From the TUC

Where will I go, the sea is rising

26 Nov 2009, by in Environment

Three years ago, my daughter Aleena wrote this poem:

Where will I go, the sea is rising
Where will the animals go, the sea is rising
Where is the beach, the sea is everywhere
Where is the playground, beneath the water
What will I do
What can you do
What can be done
Stop burning rubbish
Stop using plastic bags
Stop greenhouse gases
Recycle, reuse, rethink, relocate, rubbish

It didn’t win any prizes but it touched my family’s inner soul. I am not an expert on climate change. I am a victim of climate change. I live on a small island in the Southern part of the Pacific Ocean called the Cook Islands. It is a country merely 3 metres above sea level and experiencing the impact of climate change every second of the day through the drastic changing climate patterns that have brought the havoc of tsunamis, cyclones and rising sea levels.

I live on the coast of Rarotonga with my family and if these climatic issues continue for the next three years or so, my family will all be forced to flee our beautiful paradise to relocate in New Zealand. Our drinking water tastes with a mixture of seawater now and is impossible to drink, so we are forced to purchase imported water or rainwater. Our vegetation is being affected too by rising sea levels and our root crops inland are being affected.

Our experience of climate change is such a daily activity that one wonders what will happen to our people now and in future if developed countries continue to ignore the reduction of Greenhouse gases emissions and the effects on our citizens.  Where will we go?  How are we going to survive in a foreign land?  Myself along with other Cook Islanders are very active in voicing our concerns about climate change.

I attended a Regional Climate Change conference organised by the ITUC in Indonesia a year ago. I was sad to learn what other neighbouring, and developing countries are experiencing too on the effects of climate change. Climate change is an everyday conversation in smaller island states including my country because we can see it clearly every day.  For us living here is scary because the rising sea level has risen enormously over the last 10 years. I am no expert to measure by how much it has risen but evidence is there for all to see.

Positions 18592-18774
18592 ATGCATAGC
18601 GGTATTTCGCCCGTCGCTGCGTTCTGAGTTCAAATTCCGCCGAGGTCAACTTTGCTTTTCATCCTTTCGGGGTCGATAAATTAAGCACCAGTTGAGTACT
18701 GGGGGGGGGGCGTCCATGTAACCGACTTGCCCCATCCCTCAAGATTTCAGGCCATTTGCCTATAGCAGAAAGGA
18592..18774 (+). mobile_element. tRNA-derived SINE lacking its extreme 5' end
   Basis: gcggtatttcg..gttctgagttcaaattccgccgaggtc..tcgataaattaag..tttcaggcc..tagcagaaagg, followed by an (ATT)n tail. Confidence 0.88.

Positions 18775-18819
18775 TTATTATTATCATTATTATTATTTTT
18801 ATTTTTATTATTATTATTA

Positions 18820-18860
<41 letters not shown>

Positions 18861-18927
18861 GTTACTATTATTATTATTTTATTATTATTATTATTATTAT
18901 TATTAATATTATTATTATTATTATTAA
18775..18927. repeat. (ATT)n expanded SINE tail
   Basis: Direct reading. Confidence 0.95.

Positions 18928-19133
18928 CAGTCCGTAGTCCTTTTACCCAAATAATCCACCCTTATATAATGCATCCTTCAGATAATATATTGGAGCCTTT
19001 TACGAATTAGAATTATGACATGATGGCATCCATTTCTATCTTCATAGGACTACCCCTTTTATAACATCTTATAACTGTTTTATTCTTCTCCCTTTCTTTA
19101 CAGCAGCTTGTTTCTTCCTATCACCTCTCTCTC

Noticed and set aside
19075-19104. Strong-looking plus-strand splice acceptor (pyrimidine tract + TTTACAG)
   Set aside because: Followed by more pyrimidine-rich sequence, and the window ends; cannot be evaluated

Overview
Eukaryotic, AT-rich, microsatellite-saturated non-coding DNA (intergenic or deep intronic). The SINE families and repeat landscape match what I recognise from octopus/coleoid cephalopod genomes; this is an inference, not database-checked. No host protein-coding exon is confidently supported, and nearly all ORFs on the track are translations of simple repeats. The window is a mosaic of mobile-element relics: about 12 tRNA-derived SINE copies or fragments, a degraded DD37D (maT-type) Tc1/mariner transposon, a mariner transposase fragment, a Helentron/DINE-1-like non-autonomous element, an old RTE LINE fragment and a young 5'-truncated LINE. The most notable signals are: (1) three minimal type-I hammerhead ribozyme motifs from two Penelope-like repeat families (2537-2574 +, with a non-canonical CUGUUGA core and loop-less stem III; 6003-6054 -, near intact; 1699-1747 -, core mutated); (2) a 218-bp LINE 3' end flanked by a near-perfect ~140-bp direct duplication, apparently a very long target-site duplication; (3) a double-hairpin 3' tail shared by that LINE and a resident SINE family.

I would like to quote my colleague David Ngatae’s view of climate change in the Pacific Islands. It’s from his speech to a public meeting in Copenhagen earlier this month – a plea to save us from drowning. David writes:

“Deep emissions cuts of greater than 40% by developed nations are required to keep the global temperature rise to no more than 1.5 degrees above pre-industrial levels. This is the only scenario that is likely to ensure the survival of our islands”

GUEST POST: Helen Maunga is Vice President of the Cook Islands Workers Association, an umbrella organisation representing workers in both the public and private sectors. She will be joining the ITUC’s international union delegation to the UN Climate Change Conference in  Copenhagen next month.

2 Responses to Where will I go, the sea is rising

  1. Tweets that mention Where will I go, the sea is rising | ToUChstone blog: A public policy blog from the TUC —
    Nov 26th 2009, 3:22 pm

    […] This post was mentioned on Twitter by ToUChstone blog, TIGMOO. TIGMOO said: ToUChstone blog: Where will I go, the sea is rising […]

  2. Dangerous Davis | ToUChstone blog: A public policy blog from the TUC
    Dec 2nd 2009, 11:50 am

    […] pehaps re-read Aleena Maunga’s poem from the Cook Islands, which we blogged recently: “Where will I go, the sea is rising.” Related posts (automatically generated):“Windbys” damaging green jobs […]